In short, Campbell notes, an institution’s prestige does not reflect the quality of teaching it offers. But therein lies the dilemma. If you invest in good teaching, you might not be rewarded through, say, increased enrollment, because nobody is measuring or ranking good teaching.
But what if that changed? Beyond the most competitive institutions, couldn’t some colleges benefit from a different kind of system, one that focused on how much institutions support good teaching? Based on what the public says it wants, Campbell believes so.
“If the public knew which were the better teaching colleges and universities,” says Campbell, “that might shift enrollment patterns. That would matter to institutional leaders.”
The student-success movement sidestepped teaching.
In How College Affects Students, the authors note that several studies have found a correlation between an increase in instructional expenditures and an increase in the probability of graduation. But, they report, the picture is “murkier” when it comes to increases in spending on student services and academic support, such as libraries and academic computing: Some studies have shown an increase in graduation rates, and some have not.
Yet the student-success movement of the past couple of decades has largely focused on what happens outside the classroom. There are a host of reasons why, including the well-documented need to make the undergraduate experience less opaque and remove roadblocks, all of which require bolstering offices such as mental health, financial aid, advising, and career services.
But spending on instruction has not kept pace. A Chronicle analysis shows that, on average, institutions increased their total expenses by 105 percent from 2005 to 2021. Instructional spending increased by only 93 percent. Meanwhile, growth in spending on student support and academic support outpaced total expenses in nearly every Carnegie classification.
The net effect of that shift: As a percentage of operating expenses, spending on instruction declined to 27.7 percent of the total in 2021 from 29.5 percent in 2005. During the same period, academic support grew to 8.3 percent of the total from 7.3 percent, and student support rose to 6.3 percent from 5.6 percent.
The lagging growth of instructional spending has been a long-term trend, with one driver being the rise in the use of contingent faculty members. In 1987, 47 percent of faculty members were contingent, according to data from the American Association of University Professors. In 2021, that figure was 68 percent. And almost half of all faculty members that year were employed part time.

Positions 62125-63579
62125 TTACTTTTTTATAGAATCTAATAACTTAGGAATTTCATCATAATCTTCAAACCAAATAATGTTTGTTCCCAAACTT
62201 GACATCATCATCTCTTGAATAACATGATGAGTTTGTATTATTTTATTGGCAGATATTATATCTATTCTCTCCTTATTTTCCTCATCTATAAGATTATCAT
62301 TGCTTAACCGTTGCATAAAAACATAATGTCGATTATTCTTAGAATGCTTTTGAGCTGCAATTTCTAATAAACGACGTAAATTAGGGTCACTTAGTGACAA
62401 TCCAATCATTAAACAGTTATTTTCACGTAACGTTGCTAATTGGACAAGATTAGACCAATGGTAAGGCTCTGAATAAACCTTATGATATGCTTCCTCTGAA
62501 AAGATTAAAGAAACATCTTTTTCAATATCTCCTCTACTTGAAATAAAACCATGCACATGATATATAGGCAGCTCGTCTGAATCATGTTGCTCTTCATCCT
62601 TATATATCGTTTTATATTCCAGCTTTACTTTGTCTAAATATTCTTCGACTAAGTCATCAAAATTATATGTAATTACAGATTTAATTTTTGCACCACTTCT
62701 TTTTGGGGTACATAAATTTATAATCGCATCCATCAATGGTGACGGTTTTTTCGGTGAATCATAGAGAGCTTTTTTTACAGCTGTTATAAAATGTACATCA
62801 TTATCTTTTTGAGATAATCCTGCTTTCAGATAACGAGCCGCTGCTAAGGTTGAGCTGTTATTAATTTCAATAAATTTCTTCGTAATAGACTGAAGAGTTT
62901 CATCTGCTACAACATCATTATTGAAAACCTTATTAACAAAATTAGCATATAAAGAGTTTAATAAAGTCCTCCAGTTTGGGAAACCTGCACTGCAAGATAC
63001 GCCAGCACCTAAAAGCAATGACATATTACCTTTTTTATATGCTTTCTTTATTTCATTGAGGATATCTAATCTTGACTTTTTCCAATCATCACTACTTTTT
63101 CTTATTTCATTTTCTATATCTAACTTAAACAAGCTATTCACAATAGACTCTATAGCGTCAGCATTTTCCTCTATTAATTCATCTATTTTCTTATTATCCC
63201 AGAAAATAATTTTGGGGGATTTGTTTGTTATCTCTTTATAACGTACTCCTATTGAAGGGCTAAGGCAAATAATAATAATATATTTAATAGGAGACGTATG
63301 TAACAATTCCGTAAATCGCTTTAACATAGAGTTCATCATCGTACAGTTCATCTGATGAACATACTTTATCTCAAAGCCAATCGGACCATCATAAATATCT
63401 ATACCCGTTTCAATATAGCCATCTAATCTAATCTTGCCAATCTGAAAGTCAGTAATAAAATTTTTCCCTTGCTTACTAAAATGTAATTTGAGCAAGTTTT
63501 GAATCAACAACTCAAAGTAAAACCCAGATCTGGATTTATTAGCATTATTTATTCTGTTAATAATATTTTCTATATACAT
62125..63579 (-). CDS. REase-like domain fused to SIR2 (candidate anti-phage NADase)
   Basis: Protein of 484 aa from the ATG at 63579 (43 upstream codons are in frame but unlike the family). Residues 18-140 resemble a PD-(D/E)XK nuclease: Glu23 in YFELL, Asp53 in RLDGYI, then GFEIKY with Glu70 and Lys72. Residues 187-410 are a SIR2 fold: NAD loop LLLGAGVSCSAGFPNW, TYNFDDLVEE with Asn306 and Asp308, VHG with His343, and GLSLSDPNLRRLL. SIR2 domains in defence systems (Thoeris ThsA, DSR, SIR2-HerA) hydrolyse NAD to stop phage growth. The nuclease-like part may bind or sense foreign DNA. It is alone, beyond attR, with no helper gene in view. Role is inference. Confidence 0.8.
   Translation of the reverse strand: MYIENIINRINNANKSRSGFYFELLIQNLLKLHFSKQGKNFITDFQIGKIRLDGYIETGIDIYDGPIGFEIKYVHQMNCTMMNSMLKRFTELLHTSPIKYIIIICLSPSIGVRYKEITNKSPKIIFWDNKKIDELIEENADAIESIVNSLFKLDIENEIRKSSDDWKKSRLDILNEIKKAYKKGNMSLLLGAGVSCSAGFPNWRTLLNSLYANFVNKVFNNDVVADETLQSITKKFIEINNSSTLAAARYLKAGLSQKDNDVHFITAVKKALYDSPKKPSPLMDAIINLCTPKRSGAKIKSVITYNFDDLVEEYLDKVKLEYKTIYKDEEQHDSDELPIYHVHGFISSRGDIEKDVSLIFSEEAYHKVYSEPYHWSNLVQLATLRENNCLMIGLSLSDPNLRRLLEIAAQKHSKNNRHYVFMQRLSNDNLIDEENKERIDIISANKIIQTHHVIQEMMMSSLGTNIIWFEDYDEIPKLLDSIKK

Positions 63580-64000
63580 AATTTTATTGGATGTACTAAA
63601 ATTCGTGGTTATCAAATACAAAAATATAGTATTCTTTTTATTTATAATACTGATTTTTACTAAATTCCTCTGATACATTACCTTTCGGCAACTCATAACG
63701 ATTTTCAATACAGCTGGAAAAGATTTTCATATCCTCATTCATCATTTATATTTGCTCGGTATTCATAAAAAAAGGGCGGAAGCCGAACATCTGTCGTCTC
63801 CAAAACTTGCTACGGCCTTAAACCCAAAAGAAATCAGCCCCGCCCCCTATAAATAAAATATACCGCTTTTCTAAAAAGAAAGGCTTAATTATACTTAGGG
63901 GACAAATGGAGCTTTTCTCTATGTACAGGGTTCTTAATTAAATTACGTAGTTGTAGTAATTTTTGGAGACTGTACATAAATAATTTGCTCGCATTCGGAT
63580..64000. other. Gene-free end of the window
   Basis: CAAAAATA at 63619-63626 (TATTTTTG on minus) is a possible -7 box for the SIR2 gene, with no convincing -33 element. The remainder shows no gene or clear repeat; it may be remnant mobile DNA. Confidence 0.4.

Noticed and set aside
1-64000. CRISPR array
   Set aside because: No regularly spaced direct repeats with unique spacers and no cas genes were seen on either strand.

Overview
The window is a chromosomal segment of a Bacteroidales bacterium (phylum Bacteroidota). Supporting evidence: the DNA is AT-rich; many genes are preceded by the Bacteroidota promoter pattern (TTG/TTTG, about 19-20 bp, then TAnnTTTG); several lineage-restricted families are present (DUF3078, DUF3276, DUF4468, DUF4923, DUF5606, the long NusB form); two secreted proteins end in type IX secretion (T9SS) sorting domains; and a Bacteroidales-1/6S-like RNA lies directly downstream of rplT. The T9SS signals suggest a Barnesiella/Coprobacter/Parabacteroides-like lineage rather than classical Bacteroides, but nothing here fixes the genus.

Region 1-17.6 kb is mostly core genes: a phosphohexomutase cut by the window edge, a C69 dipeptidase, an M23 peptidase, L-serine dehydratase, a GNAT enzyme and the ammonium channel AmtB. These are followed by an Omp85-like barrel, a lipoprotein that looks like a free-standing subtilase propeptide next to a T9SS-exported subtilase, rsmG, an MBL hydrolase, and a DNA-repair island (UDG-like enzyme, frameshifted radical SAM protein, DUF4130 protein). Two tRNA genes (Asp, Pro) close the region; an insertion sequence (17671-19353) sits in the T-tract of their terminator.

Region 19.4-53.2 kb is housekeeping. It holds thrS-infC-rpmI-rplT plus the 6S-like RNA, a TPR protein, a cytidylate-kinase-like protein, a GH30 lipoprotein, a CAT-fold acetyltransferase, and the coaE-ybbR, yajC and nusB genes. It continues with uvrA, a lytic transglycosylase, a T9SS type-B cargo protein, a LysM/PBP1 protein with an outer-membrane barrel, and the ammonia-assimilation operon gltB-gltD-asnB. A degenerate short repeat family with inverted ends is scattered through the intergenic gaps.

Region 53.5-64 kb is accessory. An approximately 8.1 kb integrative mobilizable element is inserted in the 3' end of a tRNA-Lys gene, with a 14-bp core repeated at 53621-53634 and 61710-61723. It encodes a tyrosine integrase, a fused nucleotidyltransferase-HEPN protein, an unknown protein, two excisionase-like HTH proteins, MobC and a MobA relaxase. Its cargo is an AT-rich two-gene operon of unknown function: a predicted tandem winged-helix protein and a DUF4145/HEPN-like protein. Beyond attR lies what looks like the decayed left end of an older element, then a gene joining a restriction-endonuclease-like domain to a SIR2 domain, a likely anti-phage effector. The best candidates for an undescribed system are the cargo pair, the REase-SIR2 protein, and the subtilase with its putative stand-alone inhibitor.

One 2017 study noted that full-time contingent faculty members earn 26 percent less per hour than do their tenured or tenure-track counterparts. Part-time faculty members earn 64 percent less per hour.
The study, supported by the TIAA Institute and the Delta Cost Project at the American Institutes for Research, found that the money saved on salaries did not end up elsewhere in teaching. From 2003 to 2013, public four-year colleges appeared instead to spend that money on maintenance and administration, such as recruiting, admissions, financial aid, registrars, student counseling, student organizations, and athletics. Community colleges and private four-year colleges simply spent less over all.
Some faculty members feel as if they are being needlessly sidelined in the student-success conversation. Students come into more regular contact with their professors than they do with any other professional on campus, they note. And many student services are optional; attending class is not.
Plenty of academics have written about that shift in spending, sometimes framing it as administrative bloat or the rise of the “other university.” As Chad Wellmon, a professor of German studies at the University of Virginia who helped lead an undergraduate curricular reform, wrote in The Point magazine in 2021, “The Other University does not have a faculty; it has a staff with professional degrees and doctorates in higher-ed administration. The Other University does not have a curriculum; it has programming: health and wellness, multicultural awareness, community outreach, personal enrichment, and career counseling.”